Make a note of the main project expenses. Treat them as rough estimations. Try to make note of non-recurring and monthly recurring costs separately.
7. Constraints, Assumptions, Risks and Dependencies.
These are the limiting factors that impact your project in a particular way. For example, when developing a new website the number of available programmers and technical limitations (platform, coding language, etc.) must be considered.
Factors that you are relying on in order to succeed in your project. These factors are considered to be true but without including proof. A few assumptions: contractors will be paid without delay and your client will test the website.
Anything that might get in the way of you and your team when you’re trying to accomplish your project goals. Make sure to carefully weigh in on this point and clearly articulate the risks. A few examples:
An absolutely essential part of the project. For a new website, it’d be client-driven content.
HOW TO CREATE IT.
Don’t do it alone. The best way to create a charter is to do it with your entire team by having a project charter session. Get everyone together and cover the main points in the document. You may notice that many participants will have different perspectives on the project and that’s excellent. You’ll reach a consensus during the discussion.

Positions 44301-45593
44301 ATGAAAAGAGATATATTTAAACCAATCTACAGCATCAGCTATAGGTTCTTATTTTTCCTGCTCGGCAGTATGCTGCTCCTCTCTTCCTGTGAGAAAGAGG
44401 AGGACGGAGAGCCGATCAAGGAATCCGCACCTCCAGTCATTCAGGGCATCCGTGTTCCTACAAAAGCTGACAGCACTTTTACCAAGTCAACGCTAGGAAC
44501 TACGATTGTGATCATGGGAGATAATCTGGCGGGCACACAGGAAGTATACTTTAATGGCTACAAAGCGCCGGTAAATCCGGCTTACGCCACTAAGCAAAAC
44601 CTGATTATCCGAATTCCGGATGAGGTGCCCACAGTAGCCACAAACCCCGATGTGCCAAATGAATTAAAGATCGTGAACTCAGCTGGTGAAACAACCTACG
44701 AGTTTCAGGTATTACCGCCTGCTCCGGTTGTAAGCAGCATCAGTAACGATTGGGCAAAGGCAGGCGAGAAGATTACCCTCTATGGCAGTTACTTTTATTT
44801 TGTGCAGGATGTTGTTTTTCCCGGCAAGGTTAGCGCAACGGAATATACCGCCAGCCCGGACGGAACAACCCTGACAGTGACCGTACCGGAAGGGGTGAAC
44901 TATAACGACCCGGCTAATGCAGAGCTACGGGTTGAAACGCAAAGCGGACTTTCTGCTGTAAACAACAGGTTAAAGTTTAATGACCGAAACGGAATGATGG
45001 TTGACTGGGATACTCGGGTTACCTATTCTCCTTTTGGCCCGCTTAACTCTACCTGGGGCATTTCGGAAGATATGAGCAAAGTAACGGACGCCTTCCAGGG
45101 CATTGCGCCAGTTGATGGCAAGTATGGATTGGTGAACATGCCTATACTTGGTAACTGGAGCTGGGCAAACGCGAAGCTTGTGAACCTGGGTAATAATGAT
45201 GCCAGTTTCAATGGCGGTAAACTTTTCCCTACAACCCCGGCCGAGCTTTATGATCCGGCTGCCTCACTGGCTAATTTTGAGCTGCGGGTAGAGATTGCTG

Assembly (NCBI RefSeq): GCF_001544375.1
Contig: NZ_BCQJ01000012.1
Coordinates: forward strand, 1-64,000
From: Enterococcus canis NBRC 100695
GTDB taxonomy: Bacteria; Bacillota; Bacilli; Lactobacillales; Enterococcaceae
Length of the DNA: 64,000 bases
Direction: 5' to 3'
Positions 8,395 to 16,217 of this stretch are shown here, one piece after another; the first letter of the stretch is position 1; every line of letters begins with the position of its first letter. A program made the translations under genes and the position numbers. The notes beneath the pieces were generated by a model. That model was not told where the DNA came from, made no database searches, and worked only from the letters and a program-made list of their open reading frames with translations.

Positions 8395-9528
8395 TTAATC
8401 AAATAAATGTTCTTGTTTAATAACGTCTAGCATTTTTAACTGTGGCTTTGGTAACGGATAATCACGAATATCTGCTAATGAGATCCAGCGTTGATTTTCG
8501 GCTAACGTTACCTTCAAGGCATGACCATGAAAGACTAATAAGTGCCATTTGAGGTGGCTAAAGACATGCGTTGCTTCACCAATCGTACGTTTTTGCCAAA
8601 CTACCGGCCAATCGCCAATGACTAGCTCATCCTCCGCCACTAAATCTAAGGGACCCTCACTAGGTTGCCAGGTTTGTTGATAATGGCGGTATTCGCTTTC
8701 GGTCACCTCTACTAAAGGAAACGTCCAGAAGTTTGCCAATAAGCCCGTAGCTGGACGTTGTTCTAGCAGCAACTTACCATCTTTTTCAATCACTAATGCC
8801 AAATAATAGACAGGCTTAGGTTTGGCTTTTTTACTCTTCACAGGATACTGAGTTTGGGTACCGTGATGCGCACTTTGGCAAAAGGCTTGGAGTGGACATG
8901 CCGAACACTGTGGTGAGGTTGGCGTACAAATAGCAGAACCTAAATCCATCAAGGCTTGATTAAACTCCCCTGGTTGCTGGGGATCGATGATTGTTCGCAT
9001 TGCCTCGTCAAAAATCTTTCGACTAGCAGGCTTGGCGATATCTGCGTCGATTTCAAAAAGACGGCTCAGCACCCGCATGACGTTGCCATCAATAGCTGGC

But keep in mind that making a project charter is an interactive process. After the project charter session writes a rough draft and sends it to all project participants. Gather their feedback and update the document. Discuss and finalize the document one more time and have the project sponsor sign it once it’s been approved.
PROJECT CHARTER VIDEO TUTORIALS
We've picked out the three best video tutorials about the project charter.
Please be aware that the project chapter structure might differ in these videos.
If you think that something is missed here, please let us know by dropping us an email at nick @ casual.pm
If you find this toolkit helpful – please spread the word by clicking on the share buttons below.